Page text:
Chitando has also defended the fight against the South African cabinet decision saying South Africa was exposing Zimbabwean immigrants to exploitation as long as their stay was not guaranteed.
He said Zimbabweans in the United States and Canada, for instance, had received the full benefit of migration laws in those jurisdictions, and had thrived.
“Unfortunately, our most immediate neighbour has been less kind,” Chitando said.
He accused South Africa of exploiting Zimbabweans through the special permits, which, he argued, were designed to “extract labour without rights”.
Chitando has also described the ZEPs as a “slave permit” which gave permanent residency to some nationals, while it denied it to others.
“This is in contradiction to the spirit of Pan-Africanism, and an unfriendly way to deal with a neighbour and major trading partner,” Chitando said.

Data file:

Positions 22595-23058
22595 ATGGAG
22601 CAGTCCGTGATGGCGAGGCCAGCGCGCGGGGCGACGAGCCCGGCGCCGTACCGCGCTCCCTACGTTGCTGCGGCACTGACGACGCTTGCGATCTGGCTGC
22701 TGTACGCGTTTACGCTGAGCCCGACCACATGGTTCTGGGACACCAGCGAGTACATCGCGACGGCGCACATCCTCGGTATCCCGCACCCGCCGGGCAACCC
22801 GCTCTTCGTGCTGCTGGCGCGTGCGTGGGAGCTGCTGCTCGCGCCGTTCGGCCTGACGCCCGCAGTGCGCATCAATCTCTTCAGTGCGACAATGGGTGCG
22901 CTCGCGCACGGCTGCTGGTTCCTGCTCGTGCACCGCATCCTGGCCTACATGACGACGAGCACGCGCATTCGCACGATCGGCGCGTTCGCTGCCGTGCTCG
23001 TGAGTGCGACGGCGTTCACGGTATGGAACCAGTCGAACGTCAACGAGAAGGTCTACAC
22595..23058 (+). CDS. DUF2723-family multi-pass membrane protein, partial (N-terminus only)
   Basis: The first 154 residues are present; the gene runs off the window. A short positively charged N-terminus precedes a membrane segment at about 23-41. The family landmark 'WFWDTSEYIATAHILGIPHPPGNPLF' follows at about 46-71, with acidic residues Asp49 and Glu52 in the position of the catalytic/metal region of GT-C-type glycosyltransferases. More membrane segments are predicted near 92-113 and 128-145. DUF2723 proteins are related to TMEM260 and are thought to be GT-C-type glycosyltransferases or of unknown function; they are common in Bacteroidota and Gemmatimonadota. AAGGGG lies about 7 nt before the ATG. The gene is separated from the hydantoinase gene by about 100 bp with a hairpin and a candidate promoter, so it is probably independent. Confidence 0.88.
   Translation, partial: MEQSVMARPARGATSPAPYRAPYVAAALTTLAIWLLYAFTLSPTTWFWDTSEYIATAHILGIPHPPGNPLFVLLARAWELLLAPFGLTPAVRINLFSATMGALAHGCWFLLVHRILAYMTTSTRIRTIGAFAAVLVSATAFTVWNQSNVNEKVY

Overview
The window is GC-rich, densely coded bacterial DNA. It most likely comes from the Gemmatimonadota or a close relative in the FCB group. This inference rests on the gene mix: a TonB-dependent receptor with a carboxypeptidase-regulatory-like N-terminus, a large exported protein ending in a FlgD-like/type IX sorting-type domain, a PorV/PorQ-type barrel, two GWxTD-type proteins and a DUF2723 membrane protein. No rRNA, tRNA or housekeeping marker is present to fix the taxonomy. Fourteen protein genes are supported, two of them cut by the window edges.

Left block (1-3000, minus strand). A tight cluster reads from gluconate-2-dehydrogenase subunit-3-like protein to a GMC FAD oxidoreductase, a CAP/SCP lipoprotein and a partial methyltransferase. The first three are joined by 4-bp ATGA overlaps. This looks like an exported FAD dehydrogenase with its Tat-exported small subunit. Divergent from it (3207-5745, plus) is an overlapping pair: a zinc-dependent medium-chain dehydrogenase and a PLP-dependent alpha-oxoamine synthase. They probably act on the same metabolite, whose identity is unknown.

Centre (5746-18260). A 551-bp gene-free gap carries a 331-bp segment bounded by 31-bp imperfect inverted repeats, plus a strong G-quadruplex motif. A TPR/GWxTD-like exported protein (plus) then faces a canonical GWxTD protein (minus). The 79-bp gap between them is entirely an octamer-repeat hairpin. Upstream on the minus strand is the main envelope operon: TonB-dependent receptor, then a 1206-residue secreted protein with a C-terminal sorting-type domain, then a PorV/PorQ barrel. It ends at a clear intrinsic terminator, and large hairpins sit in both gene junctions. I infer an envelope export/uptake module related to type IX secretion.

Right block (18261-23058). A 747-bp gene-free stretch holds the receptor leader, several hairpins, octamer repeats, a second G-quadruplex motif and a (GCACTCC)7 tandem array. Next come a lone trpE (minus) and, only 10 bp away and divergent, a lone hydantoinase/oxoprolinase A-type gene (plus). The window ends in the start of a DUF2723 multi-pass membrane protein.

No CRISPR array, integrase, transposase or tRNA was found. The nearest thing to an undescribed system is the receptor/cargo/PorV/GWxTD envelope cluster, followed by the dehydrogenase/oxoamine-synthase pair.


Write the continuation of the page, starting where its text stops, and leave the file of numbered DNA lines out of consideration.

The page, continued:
He said the ZEP had left Zimbabweans exploited for a decade by a permit which uses their labour, but denies them the rights of permanent residency, even though they are permanently resident in the country.
Chitando also said many South Africans supported the provisions of permanent residency to Zimbabweans, who permanently reside in South Africa.
In an article in BusinessDay newspaper yesterday, Fritz said Zimbabweans who had built lives and livelihoods for more than a decade would risk living in South Africa as undocumented people than come back to Zimbabwe.
“That special permit system has now endured for more than a decade. It has allowed those who qualify to build lives and livelihoods here in SA and, as importantly, has meant we have benefited from their contributions to this country,” she said.
Fritz said the South African cabinet decision was made during a Covid-19 lockdown while the Department of Home Affairs was dysfunctional.
“Even for those who stand the best chance of acquiring another permit status, the odds of successful and seamless migration within the next 12 months are pretty much insurmountable.
“But there are thousands who face absolutely no prospect of successful migration. So people who enjoyed some sense of security will be thrown into jeopardy.